The Impact of Armed Conflict on Women: Perspectives from Nigerian Women

6 Pages Posted: 21 Feb 2011

See all articles by Oluwakemi Alawemo

Oluwakemi Alawemo

Institute of Peace and Conflict - Ministry of Foreign Affairs

Jonathan Muterera

American University - School of Business Economics, and Entrepreneurship

Abstract

Many countries in sub-Saharan region in Africa have been plagued with ethnic and religious conflicts. Nigeria has not been immune to such conflicts. The country has and continues to witness high levels of ethnic and anti-state violence. Ever since independence from Britain in 1960 the African nation of Nigeria has been torn apart by wars, violence and ethnic conflicts. This paper centers on the effect of such conflicts on Nigerian women with a focus on the conflict in Jos, the capital city of Plateau State. The city has continually been rocked by brutal and relentless riots in 1994, 2001, 2008 and most recently in January 2010. These conflicts have brought about extensive destruction of lives and properties. Most significantly, the conflicts have brought about gross human rights violations perpetrated against civilian populations, particularly women and children who apparently make up the most vulnerable group.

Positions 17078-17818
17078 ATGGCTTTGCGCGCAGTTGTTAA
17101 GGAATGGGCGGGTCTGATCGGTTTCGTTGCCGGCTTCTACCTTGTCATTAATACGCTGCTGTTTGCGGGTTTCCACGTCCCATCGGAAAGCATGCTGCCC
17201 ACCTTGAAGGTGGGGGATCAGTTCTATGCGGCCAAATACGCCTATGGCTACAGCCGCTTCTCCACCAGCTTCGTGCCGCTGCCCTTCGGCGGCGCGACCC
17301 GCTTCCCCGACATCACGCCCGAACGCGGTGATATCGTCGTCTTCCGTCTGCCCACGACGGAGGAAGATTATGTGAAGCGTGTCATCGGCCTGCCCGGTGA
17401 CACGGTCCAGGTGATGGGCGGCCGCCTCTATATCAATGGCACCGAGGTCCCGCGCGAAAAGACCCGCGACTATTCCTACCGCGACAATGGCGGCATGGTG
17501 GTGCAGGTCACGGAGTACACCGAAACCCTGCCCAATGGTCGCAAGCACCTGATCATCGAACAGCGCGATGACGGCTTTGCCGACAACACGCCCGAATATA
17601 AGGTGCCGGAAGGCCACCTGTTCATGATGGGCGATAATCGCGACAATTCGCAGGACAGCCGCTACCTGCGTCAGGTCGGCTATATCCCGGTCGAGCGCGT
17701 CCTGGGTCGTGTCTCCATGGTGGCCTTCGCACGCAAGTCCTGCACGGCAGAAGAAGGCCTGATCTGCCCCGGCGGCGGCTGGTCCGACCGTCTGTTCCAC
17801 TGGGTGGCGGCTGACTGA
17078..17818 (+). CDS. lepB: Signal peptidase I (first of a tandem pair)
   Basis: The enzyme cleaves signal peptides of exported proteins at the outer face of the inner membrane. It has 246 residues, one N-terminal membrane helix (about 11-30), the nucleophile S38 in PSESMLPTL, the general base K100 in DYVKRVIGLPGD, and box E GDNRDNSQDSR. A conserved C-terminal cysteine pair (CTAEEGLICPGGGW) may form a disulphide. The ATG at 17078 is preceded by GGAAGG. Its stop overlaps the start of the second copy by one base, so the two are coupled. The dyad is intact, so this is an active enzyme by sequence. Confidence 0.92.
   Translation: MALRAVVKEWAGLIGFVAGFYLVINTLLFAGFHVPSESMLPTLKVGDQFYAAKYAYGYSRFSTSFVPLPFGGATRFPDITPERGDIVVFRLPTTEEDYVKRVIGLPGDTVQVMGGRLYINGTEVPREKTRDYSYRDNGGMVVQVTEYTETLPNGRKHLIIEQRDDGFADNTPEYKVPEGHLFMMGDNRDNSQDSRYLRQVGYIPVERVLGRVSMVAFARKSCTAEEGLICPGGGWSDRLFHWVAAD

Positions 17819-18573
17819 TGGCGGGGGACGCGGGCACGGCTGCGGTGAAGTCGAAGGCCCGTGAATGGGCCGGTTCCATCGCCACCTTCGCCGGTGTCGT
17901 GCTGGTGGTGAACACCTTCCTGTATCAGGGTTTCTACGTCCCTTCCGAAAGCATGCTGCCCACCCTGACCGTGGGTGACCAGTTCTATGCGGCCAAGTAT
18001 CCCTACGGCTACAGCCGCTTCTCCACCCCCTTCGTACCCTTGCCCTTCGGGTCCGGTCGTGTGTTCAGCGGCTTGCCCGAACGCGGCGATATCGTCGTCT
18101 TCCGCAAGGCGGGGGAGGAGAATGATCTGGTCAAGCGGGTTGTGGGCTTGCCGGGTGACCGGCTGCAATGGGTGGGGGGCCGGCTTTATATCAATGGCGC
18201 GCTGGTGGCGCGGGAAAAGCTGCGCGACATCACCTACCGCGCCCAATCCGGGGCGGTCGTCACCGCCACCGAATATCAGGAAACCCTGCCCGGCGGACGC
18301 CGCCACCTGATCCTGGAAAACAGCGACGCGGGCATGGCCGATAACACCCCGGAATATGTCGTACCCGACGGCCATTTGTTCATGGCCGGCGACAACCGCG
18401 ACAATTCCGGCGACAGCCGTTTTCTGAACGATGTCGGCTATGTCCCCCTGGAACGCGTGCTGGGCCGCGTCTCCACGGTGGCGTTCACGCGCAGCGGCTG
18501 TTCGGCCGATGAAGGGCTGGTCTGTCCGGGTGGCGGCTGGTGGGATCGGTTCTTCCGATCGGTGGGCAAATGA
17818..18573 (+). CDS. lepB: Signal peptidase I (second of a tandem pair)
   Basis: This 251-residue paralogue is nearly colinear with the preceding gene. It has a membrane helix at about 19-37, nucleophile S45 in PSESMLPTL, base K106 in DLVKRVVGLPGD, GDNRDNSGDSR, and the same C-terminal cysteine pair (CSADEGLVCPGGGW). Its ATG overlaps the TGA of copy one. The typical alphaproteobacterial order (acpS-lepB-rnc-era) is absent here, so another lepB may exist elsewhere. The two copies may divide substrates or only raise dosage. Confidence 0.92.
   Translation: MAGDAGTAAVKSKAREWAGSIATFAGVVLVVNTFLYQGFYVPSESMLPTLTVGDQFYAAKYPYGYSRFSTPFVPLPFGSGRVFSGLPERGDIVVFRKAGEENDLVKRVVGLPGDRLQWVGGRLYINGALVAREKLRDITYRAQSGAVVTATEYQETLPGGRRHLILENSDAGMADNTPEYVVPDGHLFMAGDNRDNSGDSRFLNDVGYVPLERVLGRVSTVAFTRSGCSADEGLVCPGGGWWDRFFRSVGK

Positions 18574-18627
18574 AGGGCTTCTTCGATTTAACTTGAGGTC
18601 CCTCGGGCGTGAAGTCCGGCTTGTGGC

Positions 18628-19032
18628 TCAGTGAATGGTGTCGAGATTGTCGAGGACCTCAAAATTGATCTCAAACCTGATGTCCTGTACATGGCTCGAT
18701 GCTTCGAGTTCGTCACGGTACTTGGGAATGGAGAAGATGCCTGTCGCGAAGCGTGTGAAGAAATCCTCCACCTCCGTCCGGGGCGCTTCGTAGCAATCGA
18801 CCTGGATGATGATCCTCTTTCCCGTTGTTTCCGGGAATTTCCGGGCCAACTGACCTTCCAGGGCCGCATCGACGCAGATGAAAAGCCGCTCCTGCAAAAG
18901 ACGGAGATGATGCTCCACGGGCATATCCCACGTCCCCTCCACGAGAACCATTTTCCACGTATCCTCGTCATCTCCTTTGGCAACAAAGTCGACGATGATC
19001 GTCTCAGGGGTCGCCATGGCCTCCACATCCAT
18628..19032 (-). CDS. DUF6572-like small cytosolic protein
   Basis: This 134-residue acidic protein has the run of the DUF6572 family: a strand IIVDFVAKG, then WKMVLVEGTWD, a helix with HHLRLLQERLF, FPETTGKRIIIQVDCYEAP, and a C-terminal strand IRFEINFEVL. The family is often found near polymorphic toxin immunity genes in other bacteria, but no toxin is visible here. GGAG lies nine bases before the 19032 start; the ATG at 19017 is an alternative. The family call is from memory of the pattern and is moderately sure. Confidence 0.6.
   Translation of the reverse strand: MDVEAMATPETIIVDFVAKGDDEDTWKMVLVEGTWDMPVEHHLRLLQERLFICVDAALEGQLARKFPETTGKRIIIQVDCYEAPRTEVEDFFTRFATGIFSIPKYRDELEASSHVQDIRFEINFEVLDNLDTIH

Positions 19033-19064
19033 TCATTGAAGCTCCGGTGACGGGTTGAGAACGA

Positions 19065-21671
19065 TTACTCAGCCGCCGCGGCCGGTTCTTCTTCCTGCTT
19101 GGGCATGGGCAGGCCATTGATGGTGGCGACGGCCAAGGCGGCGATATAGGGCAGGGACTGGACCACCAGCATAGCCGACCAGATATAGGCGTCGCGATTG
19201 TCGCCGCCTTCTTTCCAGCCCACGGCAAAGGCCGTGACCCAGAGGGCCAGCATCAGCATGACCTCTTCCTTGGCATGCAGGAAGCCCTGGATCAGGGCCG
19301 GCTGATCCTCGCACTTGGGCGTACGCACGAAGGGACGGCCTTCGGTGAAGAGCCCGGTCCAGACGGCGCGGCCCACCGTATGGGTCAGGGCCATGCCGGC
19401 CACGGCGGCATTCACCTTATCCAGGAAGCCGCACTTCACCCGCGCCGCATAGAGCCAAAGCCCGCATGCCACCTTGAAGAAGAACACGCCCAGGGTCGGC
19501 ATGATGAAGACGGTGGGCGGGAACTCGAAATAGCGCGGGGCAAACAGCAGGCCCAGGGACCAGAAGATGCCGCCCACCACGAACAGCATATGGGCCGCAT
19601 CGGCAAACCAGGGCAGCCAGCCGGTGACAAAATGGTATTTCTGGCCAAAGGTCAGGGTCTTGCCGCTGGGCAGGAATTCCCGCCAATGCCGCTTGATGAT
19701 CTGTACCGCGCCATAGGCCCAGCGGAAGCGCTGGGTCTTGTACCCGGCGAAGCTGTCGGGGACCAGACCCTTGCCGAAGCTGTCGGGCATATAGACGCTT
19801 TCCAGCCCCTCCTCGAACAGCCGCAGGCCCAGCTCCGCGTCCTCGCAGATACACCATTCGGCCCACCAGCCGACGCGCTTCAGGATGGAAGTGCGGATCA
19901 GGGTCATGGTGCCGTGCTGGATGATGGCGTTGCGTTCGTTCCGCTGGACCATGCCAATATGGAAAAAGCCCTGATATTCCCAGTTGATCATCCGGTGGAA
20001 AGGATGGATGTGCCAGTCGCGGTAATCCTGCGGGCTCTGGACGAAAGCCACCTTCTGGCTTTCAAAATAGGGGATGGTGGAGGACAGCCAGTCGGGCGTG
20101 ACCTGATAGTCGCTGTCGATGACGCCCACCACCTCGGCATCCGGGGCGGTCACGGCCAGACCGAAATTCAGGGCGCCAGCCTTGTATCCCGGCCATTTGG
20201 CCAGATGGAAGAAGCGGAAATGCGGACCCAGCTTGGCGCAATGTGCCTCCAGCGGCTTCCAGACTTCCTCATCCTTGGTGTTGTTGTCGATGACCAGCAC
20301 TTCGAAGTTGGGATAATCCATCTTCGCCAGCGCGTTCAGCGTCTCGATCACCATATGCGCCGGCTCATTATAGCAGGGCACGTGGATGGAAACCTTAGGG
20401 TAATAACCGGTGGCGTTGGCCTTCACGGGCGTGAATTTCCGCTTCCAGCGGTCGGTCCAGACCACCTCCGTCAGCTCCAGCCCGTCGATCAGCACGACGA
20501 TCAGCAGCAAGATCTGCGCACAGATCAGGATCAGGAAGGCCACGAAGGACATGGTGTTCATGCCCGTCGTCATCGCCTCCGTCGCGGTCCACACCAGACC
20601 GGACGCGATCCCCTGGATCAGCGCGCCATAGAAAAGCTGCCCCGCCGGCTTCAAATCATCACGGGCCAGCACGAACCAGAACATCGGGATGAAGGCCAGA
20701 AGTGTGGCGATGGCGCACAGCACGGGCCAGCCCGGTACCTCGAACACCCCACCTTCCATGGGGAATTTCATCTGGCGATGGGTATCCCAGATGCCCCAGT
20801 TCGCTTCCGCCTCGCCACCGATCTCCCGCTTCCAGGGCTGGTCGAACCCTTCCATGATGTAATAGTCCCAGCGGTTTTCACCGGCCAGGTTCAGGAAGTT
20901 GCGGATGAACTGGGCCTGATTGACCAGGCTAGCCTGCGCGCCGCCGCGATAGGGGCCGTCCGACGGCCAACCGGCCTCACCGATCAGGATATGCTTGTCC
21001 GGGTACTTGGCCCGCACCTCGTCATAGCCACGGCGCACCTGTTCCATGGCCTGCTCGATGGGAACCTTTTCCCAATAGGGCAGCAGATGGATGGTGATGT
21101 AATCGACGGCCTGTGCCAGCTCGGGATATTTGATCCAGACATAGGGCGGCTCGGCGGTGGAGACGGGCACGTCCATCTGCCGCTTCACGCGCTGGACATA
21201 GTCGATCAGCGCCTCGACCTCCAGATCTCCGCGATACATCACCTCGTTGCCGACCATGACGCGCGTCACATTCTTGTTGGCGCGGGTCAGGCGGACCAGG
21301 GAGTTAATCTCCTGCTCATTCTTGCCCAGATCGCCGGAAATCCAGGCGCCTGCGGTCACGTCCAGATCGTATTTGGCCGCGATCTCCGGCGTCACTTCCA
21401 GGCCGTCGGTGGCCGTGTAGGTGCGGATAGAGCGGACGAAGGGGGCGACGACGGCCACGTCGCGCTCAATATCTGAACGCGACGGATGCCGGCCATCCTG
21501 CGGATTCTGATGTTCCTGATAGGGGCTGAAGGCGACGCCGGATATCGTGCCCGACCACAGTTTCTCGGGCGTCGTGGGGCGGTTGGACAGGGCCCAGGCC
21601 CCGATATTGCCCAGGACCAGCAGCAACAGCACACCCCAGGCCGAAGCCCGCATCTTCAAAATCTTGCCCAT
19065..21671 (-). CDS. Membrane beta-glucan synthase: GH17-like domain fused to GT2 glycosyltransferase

Considerable work has been done regarding women and armed conflicts. Much of this work has been done by institutions concerned with human rights violations, particularly violations against women. Unfortunately, much of this work has focused on sexual violence against women and has largely ignored other important aspects of violations against women.

The purpose of this paper is to consider and highlight a range of ways in which women are affected by armed conflicts (in addition to sexual violence). Using responses from interviews conducted with women who have experienced the most recent conflict in the capital city of Jos in Nigeria, we argue that there is a wide range of ways in which women are affected by armed conflict. For example, armed conflict exacerbates inequalities. These inequalities continue even after the conflicts cease. Our findings show that women experience economic hardships during and after conflict. Furthermore, women are excluded from peace building initiatives that take place during and after armed conflict.

Keywords: Armed Conflicts, Ethnic Conflicts, Human Rights Violations, Religious Conflicts, Women’s Rights

Suggested Citation

Alawemo, Oluwakemi and Muterera, Jonathan, The Impact of Armed Conflict on Women: Perspectives from Nigerian Women. OIDA International Journal of Sustainable Development, Vol. 2, No. 5, pp. 81-86, 2010. Available at SSRN: https://ssrn.com/abstract=1766186

Oluwakemi Alawemo (Contact Author)

Institute of Peace and Conflict - Ministry of Foreign Affairs ( email )

Plot 496 Abogo Largema Street
Central Business District
Abuja, FCT
Nigeria

Jonathan Muterera

American University - School of Business Economics, and Entrepreneurship ( email )

Lamido Zubairu Way
Yola By-Pass
Yola, Adamawa State
Nigeria

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